Purchase Price Variance (PPV): Calculated For Lower Costs and Better Profitability

No matter which industry you are in, a lower product or material spending is always better than the opposite. A lower price means more flexible price changes and adjustment strategies, and more pricing room for your end products, thus earning you the competitive edges and better business growth. That said, saving more when sourcing for parts or products become all the more important.

But how can you tell how much your organization has saved, and how well you are in meeting the cost saving goals?

Purchase price variance (PPV) is such a metric that gives you what you need.

What is purchase price variance (PPV)?

Just as the name suggests, purchase price variance (PPV) refers to the differences between two variables: the actual purchased product price and the standard product price, given a certain quality level, purchasing quantity and speed of delivery.

Here, the actual purchased product price is how much you actually spend for the product. While the standard product price refers to a price that engineers believe the company should pay for an item.

How to calculate purchase price variance (PPV)?

The formula for PPV is:

PPV = actual cost – standard cost

           = actual quantity x actual price – actual quantity x standard price 

If the actual cost is lower than the standard cost, you’re having a positive price variance, meaning that you’re saving money for your organization.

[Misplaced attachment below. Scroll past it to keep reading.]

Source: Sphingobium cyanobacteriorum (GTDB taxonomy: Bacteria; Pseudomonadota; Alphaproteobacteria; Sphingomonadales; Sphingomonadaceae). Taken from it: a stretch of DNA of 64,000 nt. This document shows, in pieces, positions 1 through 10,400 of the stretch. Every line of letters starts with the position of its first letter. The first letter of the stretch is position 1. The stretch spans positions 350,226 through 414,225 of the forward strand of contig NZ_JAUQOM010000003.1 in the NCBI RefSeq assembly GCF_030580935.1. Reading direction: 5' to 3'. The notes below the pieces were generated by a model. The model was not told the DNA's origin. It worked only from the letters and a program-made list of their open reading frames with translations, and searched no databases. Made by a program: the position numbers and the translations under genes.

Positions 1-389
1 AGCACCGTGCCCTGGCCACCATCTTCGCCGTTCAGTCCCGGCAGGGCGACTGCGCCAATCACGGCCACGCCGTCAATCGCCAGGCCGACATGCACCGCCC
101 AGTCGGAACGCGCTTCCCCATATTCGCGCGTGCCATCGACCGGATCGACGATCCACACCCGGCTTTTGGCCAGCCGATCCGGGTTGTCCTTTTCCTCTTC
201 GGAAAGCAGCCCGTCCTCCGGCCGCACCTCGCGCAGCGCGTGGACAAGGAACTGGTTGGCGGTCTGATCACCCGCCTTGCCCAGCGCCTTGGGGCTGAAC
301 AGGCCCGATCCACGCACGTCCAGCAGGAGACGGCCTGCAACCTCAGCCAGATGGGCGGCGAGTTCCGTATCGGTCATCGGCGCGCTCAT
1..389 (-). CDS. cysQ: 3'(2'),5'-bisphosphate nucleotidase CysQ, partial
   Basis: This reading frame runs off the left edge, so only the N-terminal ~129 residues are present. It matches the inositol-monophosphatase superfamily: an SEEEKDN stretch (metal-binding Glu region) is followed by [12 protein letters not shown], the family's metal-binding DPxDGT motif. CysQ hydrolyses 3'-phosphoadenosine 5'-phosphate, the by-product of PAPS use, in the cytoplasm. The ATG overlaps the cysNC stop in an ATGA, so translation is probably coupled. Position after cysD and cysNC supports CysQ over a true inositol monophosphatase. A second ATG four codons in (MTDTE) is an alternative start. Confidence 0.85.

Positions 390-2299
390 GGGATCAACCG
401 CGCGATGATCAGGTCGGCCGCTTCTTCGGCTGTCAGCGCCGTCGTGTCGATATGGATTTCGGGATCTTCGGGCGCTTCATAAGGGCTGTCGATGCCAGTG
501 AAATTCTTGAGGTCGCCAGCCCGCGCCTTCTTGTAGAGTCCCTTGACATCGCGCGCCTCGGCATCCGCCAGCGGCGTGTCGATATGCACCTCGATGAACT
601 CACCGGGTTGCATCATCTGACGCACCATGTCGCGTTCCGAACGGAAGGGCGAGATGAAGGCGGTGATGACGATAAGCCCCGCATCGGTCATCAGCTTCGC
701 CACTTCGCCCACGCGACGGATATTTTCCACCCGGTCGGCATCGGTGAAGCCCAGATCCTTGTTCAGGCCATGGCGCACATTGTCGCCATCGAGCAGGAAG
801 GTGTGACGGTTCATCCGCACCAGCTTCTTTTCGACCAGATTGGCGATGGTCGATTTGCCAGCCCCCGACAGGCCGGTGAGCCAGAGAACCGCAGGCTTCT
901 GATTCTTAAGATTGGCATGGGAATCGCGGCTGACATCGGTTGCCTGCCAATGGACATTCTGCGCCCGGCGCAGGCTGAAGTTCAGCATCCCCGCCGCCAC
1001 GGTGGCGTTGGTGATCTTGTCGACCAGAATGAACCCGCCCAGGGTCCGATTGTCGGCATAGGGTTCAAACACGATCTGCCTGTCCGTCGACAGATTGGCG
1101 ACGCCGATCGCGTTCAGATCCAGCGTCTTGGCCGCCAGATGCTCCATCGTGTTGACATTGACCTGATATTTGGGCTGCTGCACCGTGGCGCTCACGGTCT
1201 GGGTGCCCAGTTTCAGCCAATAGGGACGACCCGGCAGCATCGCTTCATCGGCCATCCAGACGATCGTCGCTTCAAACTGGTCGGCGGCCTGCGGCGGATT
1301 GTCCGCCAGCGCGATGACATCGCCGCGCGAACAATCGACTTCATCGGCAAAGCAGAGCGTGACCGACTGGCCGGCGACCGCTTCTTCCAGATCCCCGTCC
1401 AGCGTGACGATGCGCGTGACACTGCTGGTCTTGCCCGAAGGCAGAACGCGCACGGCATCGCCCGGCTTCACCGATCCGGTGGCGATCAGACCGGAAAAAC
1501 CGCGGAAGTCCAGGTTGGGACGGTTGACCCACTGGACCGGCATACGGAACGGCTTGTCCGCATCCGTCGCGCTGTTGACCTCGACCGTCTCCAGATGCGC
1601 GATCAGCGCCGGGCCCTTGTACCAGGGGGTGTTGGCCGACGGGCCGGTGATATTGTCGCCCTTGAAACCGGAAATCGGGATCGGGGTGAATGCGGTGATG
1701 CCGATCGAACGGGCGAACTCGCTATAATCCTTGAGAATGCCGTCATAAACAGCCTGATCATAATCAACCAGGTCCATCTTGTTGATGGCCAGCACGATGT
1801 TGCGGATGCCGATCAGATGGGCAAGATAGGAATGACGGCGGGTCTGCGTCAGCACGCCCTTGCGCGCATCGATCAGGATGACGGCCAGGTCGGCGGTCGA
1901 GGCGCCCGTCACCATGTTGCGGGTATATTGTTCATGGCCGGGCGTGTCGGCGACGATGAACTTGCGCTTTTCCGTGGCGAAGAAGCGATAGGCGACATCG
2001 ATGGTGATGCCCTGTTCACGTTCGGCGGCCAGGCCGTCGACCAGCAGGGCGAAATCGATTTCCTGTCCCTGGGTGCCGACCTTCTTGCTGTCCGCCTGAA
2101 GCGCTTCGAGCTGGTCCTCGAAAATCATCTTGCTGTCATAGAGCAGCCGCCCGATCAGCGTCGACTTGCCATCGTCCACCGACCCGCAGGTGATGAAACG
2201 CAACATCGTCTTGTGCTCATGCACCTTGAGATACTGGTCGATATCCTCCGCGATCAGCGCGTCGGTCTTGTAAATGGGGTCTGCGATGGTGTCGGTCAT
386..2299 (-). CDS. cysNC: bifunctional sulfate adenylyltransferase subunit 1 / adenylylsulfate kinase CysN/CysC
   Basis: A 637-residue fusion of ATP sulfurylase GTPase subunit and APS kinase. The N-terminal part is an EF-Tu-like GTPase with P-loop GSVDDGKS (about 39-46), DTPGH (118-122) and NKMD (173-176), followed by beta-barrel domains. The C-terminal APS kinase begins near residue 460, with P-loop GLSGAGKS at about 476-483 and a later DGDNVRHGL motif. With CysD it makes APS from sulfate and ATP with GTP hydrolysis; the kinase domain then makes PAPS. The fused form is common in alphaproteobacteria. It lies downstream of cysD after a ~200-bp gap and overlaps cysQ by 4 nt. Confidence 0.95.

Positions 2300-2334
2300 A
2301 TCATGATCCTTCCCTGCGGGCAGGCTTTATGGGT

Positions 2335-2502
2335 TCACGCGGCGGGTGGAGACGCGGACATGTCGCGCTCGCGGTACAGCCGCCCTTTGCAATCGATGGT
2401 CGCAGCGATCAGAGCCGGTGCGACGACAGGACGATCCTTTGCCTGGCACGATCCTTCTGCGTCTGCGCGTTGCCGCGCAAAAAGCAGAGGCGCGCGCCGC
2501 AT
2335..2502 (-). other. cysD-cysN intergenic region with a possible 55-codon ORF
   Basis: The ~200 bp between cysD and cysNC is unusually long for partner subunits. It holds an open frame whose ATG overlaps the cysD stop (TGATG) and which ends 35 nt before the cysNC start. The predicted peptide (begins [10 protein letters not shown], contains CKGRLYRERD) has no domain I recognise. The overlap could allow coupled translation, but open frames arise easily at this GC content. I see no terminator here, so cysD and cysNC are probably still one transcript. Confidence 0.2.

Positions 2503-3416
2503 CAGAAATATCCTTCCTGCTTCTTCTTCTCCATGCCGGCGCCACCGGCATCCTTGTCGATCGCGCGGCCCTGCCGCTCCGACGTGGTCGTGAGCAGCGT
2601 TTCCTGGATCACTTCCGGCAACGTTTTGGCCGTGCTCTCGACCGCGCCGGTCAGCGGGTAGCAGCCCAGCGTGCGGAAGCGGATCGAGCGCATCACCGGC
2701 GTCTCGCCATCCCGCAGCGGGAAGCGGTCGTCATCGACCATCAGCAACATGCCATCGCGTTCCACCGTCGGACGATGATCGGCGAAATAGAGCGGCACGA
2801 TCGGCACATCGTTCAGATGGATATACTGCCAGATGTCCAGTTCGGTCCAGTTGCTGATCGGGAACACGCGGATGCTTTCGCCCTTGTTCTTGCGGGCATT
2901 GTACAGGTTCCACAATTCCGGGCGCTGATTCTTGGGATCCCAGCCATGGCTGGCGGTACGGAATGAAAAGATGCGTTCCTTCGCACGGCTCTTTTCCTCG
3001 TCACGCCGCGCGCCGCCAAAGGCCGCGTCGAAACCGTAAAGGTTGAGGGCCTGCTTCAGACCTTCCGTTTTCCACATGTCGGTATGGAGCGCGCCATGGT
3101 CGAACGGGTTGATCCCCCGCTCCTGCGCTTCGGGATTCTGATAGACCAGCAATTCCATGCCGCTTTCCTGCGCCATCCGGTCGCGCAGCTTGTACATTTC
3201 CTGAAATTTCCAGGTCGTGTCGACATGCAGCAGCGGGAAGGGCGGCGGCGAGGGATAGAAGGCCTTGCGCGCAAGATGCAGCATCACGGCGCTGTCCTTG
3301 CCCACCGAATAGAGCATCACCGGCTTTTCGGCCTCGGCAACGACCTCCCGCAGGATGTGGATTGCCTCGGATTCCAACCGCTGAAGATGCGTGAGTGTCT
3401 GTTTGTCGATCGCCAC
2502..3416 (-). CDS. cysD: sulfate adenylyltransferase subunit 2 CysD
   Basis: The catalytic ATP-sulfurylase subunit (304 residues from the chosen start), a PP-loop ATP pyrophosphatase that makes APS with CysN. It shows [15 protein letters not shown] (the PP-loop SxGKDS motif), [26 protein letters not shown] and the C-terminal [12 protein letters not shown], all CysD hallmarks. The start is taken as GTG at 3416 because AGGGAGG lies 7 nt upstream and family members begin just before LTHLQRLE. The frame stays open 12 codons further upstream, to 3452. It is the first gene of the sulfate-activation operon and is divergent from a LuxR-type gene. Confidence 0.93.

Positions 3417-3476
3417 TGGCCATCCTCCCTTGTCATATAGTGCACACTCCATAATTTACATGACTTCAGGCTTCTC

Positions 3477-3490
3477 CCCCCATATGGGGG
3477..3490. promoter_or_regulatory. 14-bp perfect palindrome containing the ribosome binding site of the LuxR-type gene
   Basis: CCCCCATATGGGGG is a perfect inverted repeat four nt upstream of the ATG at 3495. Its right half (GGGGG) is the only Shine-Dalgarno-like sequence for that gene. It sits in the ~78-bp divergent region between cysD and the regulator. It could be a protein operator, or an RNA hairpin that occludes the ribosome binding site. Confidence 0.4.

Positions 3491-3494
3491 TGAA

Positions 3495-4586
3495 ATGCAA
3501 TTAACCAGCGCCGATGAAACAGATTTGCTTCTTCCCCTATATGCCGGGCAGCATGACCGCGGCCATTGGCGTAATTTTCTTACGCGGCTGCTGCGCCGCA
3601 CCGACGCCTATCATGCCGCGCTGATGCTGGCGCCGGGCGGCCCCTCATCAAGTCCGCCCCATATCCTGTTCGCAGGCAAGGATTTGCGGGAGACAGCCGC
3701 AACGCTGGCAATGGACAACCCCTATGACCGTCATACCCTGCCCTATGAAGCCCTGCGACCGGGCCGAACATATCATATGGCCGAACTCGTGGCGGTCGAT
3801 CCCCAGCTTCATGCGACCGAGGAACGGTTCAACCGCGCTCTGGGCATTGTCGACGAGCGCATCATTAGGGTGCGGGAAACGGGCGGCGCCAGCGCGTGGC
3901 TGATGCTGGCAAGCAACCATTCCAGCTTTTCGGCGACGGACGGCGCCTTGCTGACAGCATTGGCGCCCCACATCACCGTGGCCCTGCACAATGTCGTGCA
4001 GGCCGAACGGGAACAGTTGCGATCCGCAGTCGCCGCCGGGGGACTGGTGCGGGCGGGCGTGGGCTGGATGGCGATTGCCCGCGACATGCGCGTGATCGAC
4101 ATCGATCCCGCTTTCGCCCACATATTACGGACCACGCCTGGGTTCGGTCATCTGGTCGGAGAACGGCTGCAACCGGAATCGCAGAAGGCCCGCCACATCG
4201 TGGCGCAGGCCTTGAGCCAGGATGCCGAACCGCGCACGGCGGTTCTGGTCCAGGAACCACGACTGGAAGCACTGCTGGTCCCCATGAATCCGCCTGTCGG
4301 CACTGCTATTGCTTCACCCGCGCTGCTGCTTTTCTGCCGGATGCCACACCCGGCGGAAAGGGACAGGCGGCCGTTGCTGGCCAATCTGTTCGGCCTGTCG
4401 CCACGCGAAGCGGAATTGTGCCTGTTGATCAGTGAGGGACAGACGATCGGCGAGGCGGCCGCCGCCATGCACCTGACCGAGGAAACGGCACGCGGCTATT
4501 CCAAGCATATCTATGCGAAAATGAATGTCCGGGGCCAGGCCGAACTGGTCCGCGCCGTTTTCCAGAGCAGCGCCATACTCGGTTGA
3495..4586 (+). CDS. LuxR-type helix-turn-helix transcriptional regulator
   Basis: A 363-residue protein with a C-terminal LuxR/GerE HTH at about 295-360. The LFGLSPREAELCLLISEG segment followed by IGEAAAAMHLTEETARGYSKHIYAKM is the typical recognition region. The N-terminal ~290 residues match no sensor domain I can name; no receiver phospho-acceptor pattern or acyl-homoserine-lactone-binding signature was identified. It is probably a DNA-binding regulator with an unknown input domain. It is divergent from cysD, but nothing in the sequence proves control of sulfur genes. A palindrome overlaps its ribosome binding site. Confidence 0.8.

If the actual cost is higher than the standard cost, you’re having a negative price variance, meaning that you’re spending more for the products or parts.

If you’re still confused about the concept, move on and see a more detailed example.

Calculate purchase price variance (PPV) with an example

For example, if you are to purchase 100 computers, the whole or finished product, for your company, and the standard price is $499 each. The actual price you pay for is $490 each, and you buy a 100 of them.

Then the purchase price variance is the actual quantity (100) x actual price (490) – actual quantity (100) x standard price (499) = – $900, meaning that you have saved 900 dollars on the purchase.

Of course, this is just a very rough example, and the actual situation is much more complicated. Each variance in the formula can be affected by many factors.

Possible causes for purchase price variance (PPV)

A positive purchase price variance means that your company is gaining the cost competitiveness from the supplier. Here might be the reasons why:

  • the purchase product is of lower quality than the standard;
  • better pricing deal negotiated by the procurement team;
  • better procurement strategies and practices, such as gathering bids from multiple suppliers;
  • an overall decrease of material price;
  • purchase discount due to large orders.

A negative purchase price variance means that the actual cost is higher than the standard cost, which is usually not something you want to see. If you want to repeatedly seeing it, one of the first things you do is to figure out why would a negative purchase price variance happens. Here are some of the reasons why:

  • an overall increase of the market price for the material or product;
  • the purchased products are of higher quality;
  • your bargaining power decreased;
  • inefficient buying decision made by the procurement team;
  • loss of discounts due to small order volume.

That concludes what we have to say about purchase price variance in the post. Feel free to let us know if you’re interested in knowing more about it. If you have any question regarding the purchase price variance, feel free to reach out, and we’d be glad to help.

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